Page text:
I will admit that I have way too much stuff (bad habit number one), but I am trying to slowly get rid of some of it. I am trying to go through and par down on things that I don’t need. This will take time, since most of my stuff is still in storage, but I’m going to try to par down what I have at my parents so that I’m not adding a large number of additional boxes to what is already in my storage unit.

In terms of negative energy, negative self talk, and being around toxic people—these are all things that I am trying to work on. I’m trying to limit the interactions with people who either have negative energy or are toxic—but it’s difficult when it’s people you work with. The negative self talk will take longer to deal with, as those thoughts are the extremely quiet ones that you don’t really hear and have to work harder at identifying so that you can start to correct them.

I am trying to do weekly reviews, but at the same time I will admit that I not really prioritizing tasks, projects, or relationships that well right now. These are two things that go hand in hand, if I can get better at doing one, I will probably get better at doing the second.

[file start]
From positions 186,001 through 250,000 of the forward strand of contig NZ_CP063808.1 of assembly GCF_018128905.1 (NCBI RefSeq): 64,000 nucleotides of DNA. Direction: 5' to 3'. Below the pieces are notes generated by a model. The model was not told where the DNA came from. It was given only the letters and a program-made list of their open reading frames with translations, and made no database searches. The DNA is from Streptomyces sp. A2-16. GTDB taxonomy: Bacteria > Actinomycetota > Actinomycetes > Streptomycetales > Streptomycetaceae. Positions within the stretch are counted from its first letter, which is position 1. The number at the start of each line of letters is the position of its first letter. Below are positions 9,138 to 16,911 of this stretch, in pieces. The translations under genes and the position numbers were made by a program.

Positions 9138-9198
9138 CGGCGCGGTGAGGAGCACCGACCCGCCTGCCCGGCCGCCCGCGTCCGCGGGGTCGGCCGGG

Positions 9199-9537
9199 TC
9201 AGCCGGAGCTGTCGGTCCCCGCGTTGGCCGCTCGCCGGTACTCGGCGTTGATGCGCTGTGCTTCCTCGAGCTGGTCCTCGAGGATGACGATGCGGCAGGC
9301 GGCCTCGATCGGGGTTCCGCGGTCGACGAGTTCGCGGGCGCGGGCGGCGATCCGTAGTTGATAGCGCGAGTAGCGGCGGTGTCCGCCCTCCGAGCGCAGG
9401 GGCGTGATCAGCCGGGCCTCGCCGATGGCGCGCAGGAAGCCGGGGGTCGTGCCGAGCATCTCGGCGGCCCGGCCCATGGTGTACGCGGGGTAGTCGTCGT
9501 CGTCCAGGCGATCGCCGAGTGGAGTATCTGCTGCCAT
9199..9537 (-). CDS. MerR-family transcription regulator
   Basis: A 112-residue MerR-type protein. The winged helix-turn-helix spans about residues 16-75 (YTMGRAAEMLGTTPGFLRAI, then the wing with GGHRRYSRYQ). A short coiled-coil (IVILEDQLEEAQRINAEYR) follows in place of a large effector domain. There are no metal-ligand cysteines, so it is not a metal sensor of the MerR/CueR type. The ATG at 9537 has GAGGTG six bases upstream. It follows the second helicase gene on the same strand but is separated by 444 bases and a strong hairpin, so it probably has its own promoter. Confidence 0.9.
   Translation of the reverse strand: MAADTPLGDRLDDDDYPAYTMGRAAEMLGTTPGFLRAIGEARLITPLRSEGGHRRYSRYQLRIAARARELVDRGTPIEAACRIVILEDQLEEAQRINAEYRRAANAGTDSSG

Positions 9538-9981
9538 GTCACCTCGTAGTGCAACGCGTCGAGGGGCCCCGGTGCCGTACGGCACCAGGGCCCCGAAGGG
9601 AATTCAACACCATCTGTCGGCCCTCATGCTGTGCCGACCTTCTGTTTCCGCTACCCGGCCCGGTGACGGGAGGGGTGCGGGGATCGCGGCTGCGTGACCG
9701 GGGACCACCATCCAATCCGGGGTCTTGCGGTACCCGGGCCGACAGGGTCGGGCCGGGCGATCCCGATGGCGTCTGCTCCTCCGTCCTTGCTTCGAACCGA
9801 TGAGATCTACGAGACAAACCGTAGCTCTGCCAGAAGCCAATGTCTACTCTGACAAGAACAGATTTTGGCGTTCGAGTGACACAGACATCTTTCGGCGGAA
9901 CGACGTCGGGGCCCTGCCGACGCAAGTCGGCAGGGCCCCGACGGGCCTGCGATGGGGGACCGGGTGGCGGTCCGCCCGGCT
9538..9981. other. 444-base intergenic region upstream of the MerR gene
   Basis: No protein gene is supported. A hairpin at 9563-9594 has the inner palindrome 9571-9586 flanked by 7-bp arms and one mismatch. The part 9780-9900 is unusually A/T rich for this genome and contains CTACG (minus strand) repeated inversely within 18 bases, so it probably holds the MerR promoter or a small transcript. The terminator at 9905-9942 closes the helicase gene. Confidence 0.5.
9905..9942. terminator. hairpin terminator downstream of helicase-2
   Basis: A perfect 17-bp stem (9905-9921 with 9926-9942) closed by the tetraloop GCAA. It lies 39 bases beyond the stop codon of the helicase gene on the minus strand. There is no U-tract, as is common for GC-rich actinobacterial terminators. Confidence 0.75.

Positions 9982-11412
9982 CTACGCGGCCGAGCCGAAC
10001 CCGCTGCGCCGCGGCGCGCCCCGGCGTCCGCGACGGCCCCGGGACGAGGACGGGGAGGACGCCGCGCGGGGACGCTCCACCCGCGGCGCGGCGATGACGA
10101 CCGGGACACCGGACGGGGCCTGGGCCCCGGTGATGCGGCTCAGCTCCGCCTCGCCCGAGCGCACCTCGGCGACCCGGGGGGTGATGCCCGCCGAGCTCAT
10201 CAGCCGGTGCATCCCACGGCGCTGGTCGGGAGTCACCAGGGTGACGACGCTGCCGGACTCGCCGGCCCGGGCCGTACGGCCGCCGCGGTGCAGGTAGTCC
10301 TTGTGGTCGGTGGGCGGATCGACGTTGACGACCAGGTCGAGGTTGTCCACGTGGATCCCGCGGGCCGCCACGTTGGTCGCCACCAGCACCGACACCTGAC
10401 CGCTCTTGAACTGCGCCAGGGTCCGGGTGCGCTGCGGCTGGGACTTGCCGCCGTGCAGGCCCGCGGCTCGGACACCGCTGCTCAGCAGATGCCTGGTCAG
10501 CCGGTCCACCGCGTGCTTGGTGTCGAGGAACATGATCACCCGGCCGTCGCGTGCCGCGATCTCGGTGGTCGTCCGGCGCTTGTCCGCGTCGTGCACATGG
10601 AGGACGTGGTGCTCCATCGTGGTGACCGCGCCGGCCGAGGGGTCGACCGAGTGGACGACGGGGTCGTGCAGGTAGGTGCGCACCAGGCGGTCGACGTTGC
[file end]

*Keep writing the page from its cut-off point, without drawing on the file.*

I do respond immediately to emails (at least work wise), but that is part of my job so it required, but at the same time I only get a small number of emails that requires an almost immediate response. Other emails I may respond too within a few hours. I respond to text messages as soon as I can (but if I’m busy it may be twenty or thirty minutes before I respond). In terms of voice mails, that is really only again at work, and I get only a few that I need to do that with.

I will admit that I allow myself to get distracted from certain tasks (and that is because I really haven’t developed a liking for that task or I consider to be a repetitive one). Mainly this is with cleaning, and at times working out, or trying to sit down and write.

I don’t consider myself to be overly emotionally dependent on other people. Everyone wants people to like them, and we also want to make sure that at times we have family support for certain things (such as career changes, moves, and so forth). So I have more or less reached a point, where if people don’t like me fine—I’m not rude, but at the same time I’m no longer hiding who I am (liberal, wicca/pagan/atheist, firm believer in science, and so forth). People can either take me for who I am or not, but I’m no longer going to lose sleep over it. Family approval is something we all strive for, and I think since I had to move back in with my parents, I’m probably striving for it a little more than normal just so that hopefully when I make the next move I don’t have to worry about moving back in with them.